Many young professionals take location over space, and learn to make the most of it

By Vickie Elmer
Special to The Washington Post
Saturday, December 5, 2009

Matt Sesow pulled out the oven and dishwasher in his Adams Morgan efficiency condo to add storage space for paints and paintings. Every table is used for his art -- or for storing paint or brushes. Even his small seating area doubles as a place to frame paintings on their way to galleries or clients.

His 600-square-foot live-and-work space overflows with the tools of his trade -- and he wouldn't swap it for a luxury condo or a sprawling house in the suburbs.

"It's pretty much all about the painting," said Sesow, who likes waking up and starting to work in his pajamas. He said he's living "as close to a utopia as I could get."

The typical Washington area home is big. Half of the housing stock has more than 2,496 square feet, according to census data, and often such homes have great rooms, media rooms and even bonus rooms above the garage. But a sliver of residents select smaller digs -- studio condos and tiny one-bedroom rental apartments that are less than one-third of the area's median-size home. These residents reflect dual trends that may be picking up traction in a bad economy: work-from-home arrangements and smaller abodes.

People select smaller spaces for many reasons, including economic necessity, a desire to live near downtown nightclubs or to keep their life simple and focused. They may want to spend more of their money on travel, as Sesow does, or to avoid the consumer-driven culture that dictates acquiring ever-more home and furniture.

"It's a question of affordability," said John McIlwain, a senior fellow at the Urban Land Institute . With the job market still suffering and people's confidence and credit lagging, those who are buying are going for lower-priced real estate -- and that usually means smaller places. This shows up in Northern Virginia condominium sales rising fastest for units priced below $300,000. Many 20-somethings think their laptops give them license for mobile work, so they expect to labor on their kitchen table -- or in a corner coffee shop. And the work-from-home and home-based-business trends are likely to accelerate in this economic climate, McIlwain said.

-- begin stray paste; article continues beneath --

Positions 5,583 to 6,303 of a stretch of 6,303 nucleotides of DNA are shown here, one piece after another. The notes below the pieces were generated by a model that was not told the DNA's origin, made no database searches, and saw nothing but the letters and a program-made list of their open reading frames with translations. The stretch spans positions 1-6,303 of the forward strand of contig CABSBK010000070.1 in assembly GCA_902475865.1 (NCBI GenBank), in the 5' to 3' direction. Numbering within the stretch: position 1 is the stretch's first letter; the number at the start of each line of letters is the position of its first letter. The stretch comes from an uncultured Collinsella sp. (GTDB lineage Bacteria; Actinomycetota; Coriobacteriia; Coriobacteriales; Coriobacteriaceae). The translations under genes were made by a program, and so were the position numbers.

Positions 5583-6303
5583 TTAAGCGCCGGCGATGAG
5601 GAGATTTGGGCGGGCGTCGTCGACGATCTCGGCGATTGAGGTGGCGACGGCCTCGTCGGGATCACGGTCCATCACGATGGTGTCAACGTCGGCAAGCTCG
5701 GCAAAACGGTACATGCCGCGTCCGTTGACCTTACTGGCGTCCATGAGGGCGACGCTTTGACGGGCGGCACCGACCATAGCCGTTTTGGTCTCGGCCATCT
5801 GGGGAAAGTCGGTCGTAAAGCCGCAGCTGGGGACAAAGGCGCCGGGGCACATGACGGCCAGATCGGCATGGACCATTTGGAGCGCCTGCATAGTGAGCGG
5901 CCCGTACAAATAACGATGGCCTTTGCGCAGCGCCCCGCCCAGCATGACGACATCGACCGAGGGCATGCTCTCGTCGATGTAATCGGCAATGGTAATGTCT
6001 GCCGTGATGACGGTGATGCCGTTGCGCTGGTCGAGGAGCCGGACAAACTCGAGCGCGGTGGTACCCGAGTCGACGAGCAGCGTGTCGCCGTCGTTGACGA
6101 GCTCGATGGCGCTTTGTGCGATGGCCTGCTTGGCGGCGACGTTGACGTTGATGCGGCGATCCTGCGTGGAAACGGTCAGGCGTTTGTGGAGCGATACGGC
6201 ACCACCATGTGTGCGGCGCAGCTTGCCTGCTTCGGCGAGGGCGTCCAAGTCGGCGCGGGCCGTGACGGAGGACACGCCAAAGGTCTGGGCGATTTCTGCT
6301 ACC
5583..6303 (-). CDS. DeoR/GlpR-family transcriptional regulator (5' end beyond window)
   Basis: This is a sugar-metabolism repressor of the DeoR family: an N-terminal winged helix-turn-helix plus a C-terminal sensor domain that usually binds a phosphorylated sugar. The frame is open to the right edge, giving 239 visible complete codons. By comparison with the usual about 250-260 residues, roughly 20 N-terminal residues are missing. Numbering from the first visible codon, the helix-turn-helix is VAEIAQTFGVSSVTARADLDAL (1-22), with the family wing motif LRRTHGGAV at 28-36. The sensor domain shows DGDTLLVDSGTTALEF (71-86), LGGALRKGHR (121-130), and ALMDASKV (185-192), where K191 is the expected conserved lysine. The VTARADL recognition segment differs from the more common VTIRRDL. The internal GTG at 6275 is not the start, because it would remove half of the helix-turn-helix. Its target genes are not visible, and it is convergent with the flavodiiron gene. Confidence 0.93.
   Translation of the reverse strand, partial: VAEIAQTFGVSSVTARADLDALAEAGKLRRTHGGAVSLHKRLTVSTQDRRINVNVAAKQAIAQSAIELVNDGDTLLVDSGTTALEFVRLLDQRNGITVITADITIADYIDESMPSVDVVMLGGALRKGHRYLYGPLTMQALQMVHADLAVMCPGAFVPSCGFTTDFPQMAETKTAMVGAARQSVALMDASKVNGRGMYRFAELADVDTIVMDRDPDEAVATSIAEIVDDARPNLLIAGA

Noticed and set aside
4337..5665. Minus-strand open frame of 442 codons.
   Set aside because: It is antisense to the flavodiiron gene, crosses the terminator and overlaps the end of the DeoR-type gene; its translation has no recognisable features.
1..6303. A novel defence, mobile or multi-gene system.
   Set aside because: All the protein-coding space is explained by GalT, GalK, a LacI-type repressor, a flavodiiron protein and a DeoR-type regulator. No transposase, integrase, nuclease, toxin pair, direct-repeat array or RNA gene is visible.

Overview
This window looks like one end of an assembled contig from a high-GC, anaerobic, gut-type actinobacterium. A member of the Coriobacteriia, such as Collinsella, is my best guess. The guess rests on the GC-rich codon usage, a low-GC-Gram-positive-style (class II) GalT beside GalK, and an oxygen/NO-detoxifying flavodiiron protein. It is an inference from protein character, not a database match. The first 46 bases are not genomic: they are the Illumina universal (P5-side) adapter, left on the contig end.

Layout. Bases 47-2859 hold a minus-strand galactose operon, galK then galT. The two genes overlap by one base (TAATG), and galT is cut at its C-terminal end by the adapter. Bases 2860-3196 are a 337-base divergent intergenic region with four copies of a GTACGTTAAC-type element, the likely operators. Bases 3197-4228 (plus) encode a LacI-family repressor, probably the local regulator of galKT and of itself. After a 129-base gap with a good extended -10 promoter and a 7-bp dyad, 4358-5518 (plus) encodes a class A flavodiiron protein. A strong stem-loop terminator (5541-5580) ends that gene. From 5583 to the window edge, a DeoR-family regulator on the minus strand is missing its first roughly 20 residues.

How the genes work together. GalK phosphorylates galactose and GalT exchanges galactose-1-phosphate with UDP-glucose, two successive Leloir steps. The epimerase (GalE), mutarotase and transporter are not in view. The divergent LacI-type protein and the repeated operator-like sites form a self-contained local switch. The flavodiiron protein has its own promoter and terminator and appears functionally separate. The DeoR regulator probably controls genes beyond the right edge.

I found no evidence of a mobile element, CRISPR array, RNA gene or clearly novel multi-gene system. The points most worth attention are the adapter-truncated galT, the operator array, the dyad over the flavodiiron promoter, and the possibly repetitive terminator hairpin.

Andy Klatt believes in it, working as a consultant for a property management software company from his 450-square-foot studio apartment in a complex near 11th and M streets NW. His rent, $1,200 a month, looked like a deal compared with other places in the area, he said.

"I actually took a pay cut to take this job -- to get me at home," Klatt said. "It was a life choice."

He said he loves the lack of office politics and commuting traffic and enjoys working while lounging on his couch-bed, computer on his lap or on a computer tray. He has no desk or file cabinets. "I keep it really small. . . . I don't want my home to feel like an office," he said.

Instead, he has filled his small space with smaller furniture from Ikea, often with multiple levels for extra storage. "It can get cluttered very quickly," he said, so he cleans up at least once a week.

Developers with smaller condos also are cleaning out their inventory.

"The lower-cost units and the smaller units are selling much more quickly," said Thomas K. Meyer, president of Condo 1, a sales and leasing firm in Arlington. Demand for small condos is much stronger than for the bigger places and hasn't been this robust since the tough times of 1991-93, he said.


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